“You rolled a six, Tommy! You can’t skip over the Lose a Turn space! We won’t let you play if you don’t play by the rules.”
Big brothers are great at telling little brothers what to do. For the younger one, though, lots can be learned from playing a game with clear rules that everyone else around the game board expects will be followed. While it may not be easy for a preschooler to wait for his turn, or for a child in the early elementary years to accept a bad roll of the dice, these experiences actually contribute to building the kinds of skills that young game-players need to become strong readers. How could that be?
Because children need skills in what we call Awareness & Regulation to be able to take in the information they hear, and to learn from what happens around them — including the lessons that educators plan. Eventually, they use these skills to learn while they’re reading independently. What are Awareness & Regulation skills? These skills include, among others, managing emotions and behaviors, planning and following through on tasks, paying attention, understanding other people’s points of view, managing time, and making decisions and evaluating the consequences.
While Awareness & Regulation is an important area of children’s development, the skills are often overlooked when talking about how to help children get on the path to strong reading and learning. But it makes sense that if a child cannot tune out distractions, he or she won’t be able to ignore the hallway noise and learn from what the teacher is presenting; or, if a child can’t plan and carry out a specific task, she won’t be able to have a chance to fully experience and learn from, for example, the science experiment the class is working on any given day, or the book the teacher is reading and talking about.
And while it may not seem like it, board games and puzzles are excellent everyday opportunities for helping children learn and practice these skills. During any given game or puzzle, children need to focus on the task at hand, strategize and plan for upcoming moves or plays, perhaps collaborate with others to get things accomplished, learn to control their emotions when they lose (and win), and/or look at things from different perspectives. Some games may also help with developing reading skills more directly—depending on the type of game, the game-playing may encourage learning letter knowledge, word reading practice, and/or building up knowledge of the world.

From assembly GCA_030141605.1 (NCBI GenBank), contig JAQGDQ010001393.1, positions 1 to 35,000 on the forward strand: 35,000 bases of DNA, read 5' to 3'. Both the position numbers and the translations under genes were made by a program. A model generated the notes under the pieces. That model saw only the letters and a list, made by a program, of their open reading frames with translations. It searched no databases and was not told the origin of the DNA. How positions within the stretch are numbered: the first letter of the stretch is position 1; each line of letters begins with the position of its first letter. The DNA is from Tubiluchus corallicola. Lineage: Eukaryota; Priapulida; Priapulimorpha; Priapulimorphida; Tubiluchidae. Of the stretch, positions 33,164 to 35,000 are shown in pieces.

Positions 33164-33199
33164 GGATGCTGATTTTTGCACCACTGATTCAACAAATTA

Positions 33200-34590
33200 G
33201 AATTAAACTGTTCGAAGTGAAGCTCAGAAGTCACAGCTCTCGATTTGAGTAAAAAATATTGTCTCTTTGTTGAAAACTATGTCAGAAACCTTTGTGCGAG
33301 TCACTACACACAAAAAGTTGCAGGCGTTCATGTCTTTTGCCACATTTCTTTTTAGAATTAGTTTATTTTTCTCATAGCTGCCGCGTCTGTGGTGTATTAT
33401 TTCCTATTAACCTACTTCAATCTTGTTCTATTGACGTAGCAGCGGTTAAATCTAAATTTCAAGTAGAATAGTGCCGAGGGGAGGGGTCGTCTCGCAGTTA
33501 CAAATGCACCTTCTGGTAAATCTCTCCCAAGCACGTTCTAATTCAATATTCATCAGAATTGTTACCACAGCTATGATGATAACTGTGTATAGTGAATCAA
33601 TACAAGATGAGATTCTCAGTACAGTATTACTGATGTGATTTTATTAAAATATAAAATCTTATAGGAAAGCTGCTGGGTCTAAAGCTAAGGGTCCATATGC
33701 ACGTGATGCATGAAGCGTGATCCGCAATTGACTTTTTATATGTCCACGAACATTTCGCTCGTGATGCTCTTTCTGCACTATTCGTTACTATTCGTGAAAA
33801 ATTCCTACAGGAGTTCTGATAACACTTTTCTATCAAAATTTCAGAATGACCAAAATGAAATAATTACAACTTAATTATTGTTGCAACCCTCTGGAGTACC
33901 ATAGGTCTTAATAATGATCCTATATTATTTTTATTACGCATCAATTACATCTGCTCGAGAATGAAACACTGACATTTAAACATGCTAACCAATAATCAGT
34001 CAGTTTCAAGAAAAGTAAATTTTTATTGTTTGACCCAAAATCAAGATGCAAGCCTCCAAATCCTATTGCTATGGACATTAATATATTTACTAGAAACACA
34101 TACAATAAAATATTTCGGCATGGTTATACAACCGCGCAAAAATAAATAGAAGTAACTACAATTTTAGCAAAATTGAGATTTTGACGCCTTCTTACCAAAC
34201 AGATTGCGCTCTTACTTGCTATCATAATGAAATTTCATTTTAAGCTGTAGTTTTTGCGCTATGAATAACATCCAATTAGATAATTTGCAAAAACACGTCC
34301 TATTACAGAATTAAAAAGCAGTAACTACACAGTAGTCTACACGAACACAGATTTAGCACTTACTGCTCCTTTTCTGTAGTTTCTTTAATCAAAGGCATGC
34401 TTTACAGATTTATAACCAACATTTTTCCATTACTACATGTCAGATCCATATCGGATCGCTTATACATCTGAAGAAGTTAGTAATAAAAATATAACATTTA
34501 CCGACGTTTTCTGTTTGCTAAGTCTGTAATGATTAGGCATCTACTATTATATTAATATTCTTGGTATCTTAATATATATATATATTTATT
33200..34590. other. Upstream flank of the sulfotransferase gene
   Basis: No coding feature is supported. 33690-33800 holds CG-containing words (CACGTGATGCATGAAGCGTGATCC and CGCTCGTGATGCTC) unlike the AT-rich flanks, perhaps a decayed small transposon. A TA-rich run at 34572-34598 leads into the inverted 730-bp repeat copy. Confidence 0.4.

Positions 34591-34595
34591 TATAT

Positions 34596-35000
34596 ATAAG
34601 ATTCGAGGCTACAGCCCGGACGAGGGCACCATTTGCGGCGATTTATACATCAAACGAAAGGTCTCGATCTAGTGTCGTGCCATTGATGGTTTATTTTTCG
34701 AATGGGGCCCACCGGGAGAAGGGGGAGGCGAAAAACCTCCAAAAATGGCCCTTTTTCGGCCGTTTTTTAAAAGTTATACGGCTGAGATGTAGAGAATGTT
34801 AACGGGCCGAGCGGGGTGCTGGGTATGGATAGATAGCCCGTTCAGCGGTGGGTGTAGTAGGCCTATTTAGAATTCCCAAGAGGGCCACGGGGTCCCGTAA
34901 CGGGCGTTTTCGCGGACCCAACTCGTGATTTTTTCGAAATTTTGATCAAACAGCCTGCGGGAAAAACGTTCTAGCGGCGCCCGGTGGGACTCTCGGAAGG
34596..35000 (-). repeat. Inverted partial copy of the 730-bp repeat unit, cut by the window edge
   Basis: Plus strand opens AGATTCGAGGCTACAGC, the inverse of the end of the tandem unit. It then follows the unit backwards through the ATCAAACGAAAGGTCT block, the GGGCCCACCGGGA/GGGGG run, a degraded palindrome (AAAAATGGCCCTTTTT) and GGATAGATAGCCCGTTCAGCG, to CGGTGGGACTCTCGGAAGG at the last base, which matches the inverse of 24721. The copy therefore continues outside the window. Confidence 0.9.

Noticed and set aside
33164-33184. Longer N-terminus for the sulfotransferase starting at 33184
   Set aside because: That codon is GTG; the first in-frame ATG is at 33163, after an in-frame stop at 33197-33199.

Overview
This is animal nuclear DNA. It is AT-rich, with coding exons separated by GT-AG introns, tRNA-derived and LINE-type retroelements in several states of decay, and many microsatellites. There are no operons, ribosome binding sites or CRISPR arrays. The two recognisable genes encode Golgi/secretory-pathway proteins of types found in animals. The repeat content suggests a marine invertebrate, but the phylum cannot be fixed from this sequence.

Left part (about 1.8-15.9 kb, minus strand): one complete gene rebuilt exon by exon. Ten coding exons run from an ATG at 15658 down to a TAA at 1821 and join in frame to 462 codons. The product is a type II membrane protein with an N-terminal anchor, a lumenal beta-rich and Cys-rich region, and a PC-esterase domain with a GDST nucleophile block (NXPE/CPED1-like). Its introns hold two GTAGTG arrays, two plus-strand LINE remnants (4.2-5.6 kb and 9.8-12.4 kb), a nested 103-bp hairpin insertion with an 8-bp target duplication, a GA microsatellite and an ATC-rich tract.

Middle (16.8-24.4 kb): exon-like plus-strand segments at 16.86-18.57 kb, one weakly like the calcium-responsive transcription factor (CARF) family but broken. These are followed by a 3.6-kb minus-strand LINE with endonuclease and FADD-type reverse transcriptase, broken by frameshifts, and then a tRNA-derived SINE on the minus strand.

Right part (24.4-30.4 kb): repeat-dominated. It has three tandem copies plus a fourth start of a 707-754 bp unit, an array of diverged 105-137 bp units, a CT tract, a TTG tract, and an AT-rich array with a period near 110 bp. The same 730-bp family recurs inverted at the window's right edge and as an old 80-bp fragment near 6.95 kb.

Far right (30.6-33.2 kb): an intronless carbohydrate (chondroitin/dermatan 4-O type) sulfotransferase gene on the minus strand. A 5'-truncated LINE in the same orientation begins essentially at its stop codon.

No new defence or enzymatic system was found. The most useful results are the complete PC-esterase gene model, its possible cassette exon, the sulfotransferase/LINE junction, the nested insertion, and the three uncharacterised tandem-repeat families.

That means that in our story above, as happens in households across the world, the little sibling has the chance to build his Awareness & Regulation skills thanks to his older sibling and the game-playing experience: Tommy knows that unless he can play by the rules and manage his emotions and behavior, he might not be invited to play next time. And by practicing this self-regulation—the managing of his emotions and behavior— over time (sometimes more successfully than others, of course), Tommy is building the key skills he needs in order to learn, and to read, successfully.
So if you’re here in the U.S. and have extra family time over the Thanksgiving holiday, choose a board game. And when your child isn’t first to the Candy Castle, or when she is sent back to start in Sorry, support her as she tries to manage her emotions, and maybe help her figure out a different game strategy for the next round. Because when you encourage her to find a way to handle the disappointment and channel those feelings into thinking about the next time she plays (rather than slamming down the dice and walking away from the table), you are actually giving her a great chance to build reading skills. In this case, the last one in may very well be the winner.